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Adventures in bread: roast garlic, rosemary and sun-dried tomato

In my last bready-bread-bread-bread post, I showed you a sexy in-progress shot of some roast garlic, rosemary and sundried tomato bread I was a-rising. Didn’t show you a finished photo, though, did I? Well, because I love you, blog, I made the bread again just so I could photograph it for you.

Crunchy crispy crust. Alliterative and delicious.

Well, that’s mostly a lie. Fact is, while I was typing up my notes on that bread I got to thinking about how awesome it was and just had to make some again. Really good stuff. I doubled the amount of flavouring I used, and that made a huge difference. Same recipe, more showboating:

Last time, I tried the plaited loaf and it was beautiful, so I had to do it again. But the rising dough was mega-ugly this time: the thing about working oil into your dough is that it makes it slippery and this can case tears in the outside skin of the raw dough when you’re handling it. So it looked all shredded up and greasy and did not delight the eye. But once it was in the oven…ugly duckling: beautiful swan; funny-looking dough…


…crunchy curvaceousness.

Last time I made this bread, I tried to make a pullapart: I divided up the bits of dough, rolled them in the flavourings, and squooshed them back into the loaf tin for the final rise. Where they promptly pulled a Terminator-style remerge and turned back into a loaf. A springy, sliceable loaf! Delicious! But not a pullapart. Not quite a fail, but a win in the wrong direction. This time, I stretched out the dough and piled the fillings on, plus plenty of oil from the sun-dried tomatoes, then rolled it up like a Swiss roll. A few more twists and tucks and that sealed the fat roll of dough up. Into the loaf tin it went:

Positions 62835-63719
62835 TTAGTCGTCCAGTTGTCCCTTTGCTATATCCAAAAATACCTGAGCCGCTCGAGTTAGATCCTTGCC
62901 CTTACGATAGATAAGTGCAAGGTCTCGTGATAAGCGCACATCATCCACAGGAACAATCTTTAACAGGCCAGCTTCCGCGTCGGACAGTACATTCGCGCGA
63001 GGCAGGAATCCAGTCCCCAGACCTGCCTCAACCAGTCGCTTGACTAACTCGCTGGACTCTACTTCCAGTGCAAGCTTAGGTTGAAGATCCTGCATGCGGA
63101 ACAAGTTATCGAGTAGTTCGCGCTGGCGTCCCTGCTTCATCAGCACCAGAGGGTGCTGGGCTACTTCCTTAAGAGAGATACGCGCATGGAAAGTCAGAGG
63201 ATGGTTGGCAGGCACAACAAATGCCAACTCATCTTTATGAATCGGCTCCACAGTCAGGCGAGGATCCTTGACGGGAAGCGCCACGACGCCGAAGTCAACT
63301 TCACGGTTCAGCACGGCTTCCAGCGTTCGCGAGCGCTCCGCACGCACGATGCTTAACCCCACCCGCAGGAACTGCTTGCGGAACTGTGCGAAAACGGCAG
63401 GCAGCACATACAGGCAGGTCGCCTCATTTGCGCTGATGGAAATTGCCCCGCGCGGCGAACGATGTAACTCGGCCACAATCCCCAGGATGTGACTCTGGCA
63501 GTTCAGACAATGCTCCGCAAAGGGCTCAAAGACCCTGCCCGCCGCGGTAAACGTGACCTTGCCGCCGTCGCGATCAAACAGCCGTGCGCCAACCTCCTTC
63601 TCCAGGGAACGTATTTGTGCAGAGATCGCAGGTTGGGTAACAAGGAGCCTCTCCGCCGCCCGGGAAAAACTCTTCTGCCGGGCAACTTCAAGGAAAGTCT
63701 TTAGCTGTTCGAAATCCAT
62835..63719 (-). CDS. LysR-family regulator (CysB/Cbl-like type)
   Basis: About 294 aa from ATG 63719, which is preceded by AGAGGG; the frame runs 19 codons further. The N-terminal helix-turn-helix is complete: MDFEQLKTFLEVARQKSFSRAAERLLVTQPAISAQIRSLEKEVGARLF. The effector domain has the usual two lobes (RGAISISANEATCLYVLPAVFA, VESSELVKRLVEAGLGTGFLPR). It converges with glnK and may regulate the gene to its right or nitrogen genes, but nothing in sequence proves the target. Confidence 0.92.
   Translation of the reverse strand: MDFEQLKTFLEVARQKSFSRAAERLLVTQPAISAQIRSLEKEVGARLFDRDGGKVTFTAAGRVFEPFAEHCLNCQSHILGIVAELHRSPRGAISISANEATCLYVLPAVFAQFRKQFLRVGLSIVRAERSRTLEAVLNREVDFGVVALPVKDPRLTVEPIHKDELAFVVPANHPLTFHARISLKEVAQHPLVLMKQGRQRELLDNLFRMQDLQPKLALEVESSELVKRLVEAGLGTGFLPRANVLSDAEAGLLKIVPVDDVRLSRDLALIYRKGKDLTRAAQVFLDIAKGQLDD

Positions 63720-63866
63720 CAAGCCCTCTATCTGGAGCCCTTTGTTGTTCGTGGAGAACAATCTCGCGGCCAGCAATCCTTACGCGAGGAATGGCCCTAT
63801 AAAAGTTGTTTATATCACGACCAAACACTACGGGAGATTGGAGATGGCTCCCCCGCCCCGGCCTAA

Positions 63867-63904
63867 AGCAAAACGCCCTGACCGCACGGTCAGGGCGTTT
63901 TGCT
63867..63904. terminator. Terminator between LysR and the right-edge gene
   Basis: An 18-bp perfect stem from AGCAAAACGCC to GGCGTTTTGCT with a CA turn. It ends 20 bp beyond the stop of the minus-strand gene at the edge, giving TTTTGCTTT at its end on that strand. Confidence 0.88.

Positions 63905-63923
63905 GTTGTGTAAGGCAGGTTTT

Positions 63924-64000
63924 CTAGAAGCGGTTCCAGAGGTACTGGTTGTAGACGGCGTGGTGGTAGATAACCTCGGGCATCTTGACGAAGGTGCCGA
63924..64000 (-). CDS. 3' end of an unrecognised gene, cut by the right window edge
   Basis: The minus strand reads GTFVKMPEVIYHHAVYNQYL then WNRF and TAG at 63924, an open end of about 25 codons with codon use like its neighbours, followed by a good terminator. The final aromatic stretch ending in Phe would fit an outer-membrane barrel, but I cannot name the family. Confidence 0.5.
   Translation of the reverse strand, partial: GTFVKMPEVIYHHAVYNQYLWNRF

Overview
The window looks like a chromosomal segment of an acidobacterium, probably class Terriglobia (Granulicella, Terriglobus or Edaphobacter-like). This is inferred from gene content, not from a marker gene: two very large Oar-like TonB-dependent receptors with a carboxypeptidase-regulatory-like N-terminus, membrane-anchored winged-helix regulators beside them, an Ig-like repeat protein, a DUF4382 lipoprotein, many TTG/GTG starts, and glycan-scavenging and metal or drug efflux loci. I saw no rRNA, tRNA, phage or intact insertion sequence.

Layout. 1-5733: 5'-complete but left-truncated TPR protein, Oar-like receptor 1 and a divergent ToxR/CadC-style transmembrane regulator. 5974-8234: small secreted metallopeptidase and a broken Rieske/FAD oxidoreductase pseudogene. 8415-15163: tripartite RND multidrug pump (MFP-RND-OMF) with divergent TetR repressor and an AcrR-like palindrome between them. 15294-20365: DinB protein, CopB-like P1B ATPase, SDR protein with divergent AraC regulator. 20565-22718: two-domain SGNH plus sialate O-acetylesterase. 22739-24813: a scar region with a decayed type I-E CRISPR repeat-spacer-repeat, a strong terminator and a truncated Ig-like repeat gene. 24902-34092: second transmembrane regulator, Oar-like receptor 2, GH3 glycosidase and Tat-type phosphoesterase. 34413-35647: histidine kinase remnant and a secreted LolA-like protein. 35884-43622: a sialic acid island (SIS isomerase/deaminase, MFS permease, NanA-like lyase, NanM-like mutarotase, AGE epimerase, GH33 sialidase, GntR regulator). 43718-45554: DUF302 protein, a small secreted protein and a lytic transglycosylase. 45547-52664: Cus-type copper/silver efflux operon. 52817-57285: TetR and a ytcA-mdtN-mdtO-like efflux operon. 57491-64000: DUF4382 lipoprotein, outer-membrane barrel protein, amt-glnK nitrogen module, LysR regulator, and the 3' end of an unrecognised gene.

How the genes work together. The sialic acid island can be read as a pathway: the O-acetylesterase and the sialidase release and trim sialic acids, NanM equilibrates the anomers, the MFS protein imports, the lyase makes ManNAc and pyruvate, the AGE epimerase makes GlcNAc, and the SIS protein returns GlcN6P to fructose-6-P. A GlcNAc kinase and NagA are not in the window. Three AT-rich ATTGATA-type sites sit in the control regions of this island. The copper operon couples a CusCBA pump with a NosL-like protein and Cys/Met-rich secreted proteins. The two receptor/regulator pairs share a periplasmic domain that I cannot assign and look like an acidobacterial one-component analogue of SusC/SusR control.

Unplaited but full, full I tell you, of FLAYVA.

Which came out looking a bit like a bus. A bus with a bobble on its head. A delicious, garlic-scented bus…from here, the metaphor gets too weird to be palatable, so I’m letting it go.

Normally one is supposed to wait until the bread is fairly cool before cutting: pressing down the way you have to when cutting isn’t good on a crumb that is still moist and warm and soft. Squashes it right flat, it does. We didn’t care. There was blue cheese and balsamic vinegar waiting and the smell was driving us to delirium. We cut early. You can almost hear the bread’s outrage as it was forced to yield its soft, heavenly secrets of tomato, rosemary and garlic:

A bread with attitude, lording over my camera...

I am not a photographer, nor do I play one on TV: these shots aren’t great because I wanted to put the camera away and eat my lunch. But you can see the chunks of deliciousness through the crumb. It’s also mega springy and soft, like a good pullapart should be, although slicing while hot has definitely squodged it down a bit. But fuck it: too tasty to be damaged by such superficialities.

...but maybe it's got a right to a 'tude.

It’s soft and pull-apart-able, and the oil from the sun-dried tomatoes has given it a crispy crust and a loose, slightly segmenty-dough with an unbelievable flavour. Ahh. Yes. You are right to be jealous.

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